Biggest Accomplishment - In 1995, I started reading George Orwell's 1984. It was the worst possible time for me to read that book because I was a brand-new mother undergoing the shock of that significant life change, and it was just too depressing, so I quit. This summer, my daughter was reading it as a pre-assignment for her senior English class, and I decided to try it again. It was still a depressing and miserable book (and I'm glad I finished it during the summer rather than closer to the election), but I finished it this time. Good for me.

Once is Enough (Books I will probably never read again) - This probably applies to just about everything on my list this year.

Books I Thought Would Be Amazing But Were Only So-So - I thought Dearly Beloved by Anne Morrow Lindbergh would be better than it was. This book would have been much better, in my opinion, as a short story than stretched and padded as it was to create a full novel.

Favorite Re-Read - There was only one book I read this year that I'd read before, and I'm a little sheepish about admitting it since it's a picture book. But not really - it's a very touching book with a good message, so Sylvester and the Magic Pebble by William Steig is a book I'll probably read again and again.

Favorite Historical Fiction - I read two historical novels that I enjoyed pretty well this year. The first was The Hired Girl by Laura Amy Schlitz (one of the few books I blogged about this year). The other was one of the books my son left in his bedroom when he moved away to college - The Sword that Cut the Burning Grass by Dorothy and Thomas Hoobler. I'll admit I read it just because I needed a "book set in Asia" for one of my reading challenges, but I learned quite a bit about Japanese culture, religion, and mythology - and it was a quick, fun read.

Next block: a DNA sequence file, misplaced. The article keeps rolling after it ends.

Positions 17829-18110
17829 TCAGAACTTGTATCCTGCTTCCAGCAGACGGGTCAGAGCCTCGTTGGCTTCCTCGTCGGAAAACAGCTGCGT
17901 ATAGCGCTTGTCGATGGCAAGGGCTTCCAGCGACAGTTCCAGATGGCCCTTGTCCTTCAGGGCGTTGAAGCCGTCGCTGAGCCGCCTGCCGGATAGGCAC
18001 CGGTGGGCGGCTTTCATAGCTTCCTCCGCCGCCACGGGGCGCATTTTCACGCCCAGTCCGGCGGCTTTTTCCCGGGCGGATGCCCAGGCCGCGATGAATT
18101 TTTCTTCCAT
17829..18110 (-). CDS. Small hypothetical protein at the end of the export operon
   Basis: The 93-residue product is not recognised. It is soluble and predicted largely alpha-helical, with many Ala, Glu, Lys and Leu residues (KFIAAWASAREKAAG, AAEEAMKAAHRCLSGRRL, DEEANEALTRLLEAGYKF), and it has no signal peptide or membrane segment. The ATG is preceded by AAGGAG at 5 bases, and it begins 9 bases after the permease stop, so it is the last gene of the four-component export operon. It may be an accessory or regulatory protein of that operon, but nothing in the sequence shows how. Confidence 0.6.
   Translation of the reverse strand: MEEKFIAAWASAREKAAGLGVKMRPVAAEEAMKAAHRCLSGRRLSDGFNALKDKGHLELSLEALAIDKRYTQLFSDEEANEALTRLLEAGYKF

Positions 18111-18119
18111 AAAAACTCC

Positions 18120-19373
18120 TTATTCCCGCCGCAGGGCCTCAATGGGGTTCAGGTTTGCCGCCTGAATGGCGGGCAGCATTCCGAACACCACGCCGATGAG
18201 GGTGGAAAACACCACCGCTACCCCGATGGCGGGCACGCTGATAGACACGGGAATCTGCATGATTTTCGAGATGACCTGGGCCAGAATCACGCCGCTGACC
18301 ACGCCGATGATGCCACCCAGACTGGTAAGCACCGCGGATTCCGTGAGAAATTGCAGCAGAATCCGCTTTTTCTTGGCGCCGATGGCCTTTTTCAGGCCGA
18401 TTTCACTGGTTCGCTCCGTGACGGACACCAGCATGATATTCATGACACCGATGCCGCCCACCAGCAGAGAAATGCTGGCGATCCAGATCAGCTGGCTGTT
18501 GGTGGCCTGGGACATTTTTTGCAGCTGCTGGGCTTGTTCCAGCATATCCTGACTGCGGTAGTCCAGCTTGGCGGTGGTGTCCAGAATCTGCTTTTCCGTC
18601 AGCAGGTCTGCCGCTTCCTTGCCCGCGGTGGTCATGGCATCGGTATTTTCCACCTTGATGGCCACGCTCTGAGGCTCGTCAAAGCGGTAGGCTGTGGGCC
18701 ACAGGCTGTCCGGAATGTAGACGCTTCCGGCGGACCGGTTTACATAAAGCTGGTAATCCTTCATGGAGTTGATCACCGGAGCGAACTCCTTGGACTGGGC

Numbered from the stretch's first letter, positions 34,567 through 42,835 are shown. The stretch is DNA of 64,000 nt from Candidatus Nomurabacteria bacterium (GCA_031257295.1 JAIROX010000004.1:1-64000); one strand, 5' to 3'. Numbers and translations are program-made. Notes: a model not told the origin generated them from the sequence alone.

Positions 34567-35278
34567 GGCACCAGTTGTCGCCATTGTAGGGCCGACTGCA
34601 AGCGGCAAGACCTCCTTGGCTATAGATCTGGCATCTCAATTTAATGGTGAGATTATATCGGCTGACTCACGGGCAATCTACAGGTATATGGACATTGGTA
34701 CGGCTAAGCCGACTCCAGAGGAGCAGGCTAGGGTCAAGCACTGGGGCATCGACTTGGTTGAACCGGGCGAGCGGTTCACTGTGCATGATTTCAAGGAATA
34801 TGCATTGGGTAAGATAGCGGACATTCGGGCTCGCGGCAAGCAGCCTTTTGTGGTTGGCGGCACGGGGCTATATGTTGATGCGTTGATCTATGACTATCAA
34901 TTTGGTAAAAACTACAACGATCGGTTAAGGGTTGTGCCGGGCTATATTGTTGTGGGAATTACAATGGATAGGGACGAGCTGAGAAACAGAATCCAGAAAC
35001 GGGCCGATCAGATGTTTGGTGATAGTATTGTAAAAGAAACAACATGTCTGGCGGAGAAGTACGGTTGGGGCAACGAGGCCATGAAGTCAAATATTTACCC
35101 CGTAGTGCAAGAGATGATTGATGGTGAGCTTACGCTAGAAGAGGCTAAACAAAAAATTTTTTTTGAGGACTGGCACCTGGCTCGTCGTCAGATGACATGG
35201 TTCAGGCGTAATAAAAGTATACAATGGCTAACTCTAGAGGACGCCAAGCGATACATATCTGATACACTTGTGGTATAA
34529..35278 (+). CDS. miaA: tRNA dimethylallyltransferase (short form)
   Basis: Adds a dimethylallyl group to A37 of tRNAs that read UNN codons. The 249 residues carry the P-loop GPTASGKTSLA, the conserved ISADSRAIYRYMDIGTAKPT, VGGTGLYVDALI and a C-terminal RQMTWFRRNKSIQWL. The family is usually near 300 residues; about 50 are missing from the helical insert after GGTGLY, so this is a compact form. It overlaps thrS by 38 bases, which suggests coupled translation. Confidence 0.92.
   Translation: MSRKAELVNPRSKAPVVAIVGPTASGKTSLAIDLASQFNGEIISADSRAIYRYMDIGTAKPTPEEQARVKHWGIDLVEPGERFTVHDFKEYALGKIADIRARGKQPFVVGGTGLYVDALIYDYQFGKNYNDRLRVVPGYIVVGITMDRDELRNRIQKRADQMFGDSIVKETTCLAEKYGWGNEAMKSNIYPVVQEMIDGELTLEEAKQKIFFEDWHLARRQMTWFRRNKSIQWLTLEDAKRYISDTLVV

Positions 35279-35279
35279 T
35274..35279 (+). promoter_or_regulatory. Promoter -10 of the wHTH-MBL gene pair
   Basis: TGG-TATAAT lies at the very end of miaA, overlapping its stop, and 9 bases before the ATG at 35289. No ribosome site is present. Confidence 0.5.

Biggest Reading Failure - I guess my biggest reading failure of the year was that I started off so well, reading three books in January. But then I hit a snag between February and June and read only three books in those four months. I don't know why.

Favorite Classic - I read three works this year that could be considered "classics": 1984 by George Orwell, Frankenstein by Mary Shelley (another read from my daughter's senior English class), and The Taming of the Shrew by William Shakespeare. The Taming of the Shrew had quite a few faults, but it wins my vote as "Favorite Classic" simply because I really, really didn't like either of the other two (I described them both as "miserable" to my family).

Favorite Love Story - I didn't read anything that could be considered strictly a romance this year, so my favorite story about love was Because of Winn-Dixie by Kate DiCamillo. One thing I really enjoyed about the book was that the father was a loving, gentle man rather than a stereotypical harsh, distant father. Love wins in just about every situation when Opal is dealing with others, like the girl who seems snobby and the brothers who seem to be bullies. It just seemed that the characters approached the world the way a dog does - with acceptance and love. Very refreshing.

Besides the books mentioned above, I also read Rebel Mechanics by Shanna Swendson; A Lasting Bond by Angie Richardson; Snakebite by Beryl Wealand; Arkansas in the Gold Rush by Priscilla McArthur; Motherhood, the Second Oldest Profession by Erma Bombeck; and Go Set a Watchman by Harper Lee.

I'm setting my goal for 2017 at 20 books once again. Here's hoping I make it - and that I'll find time to muse.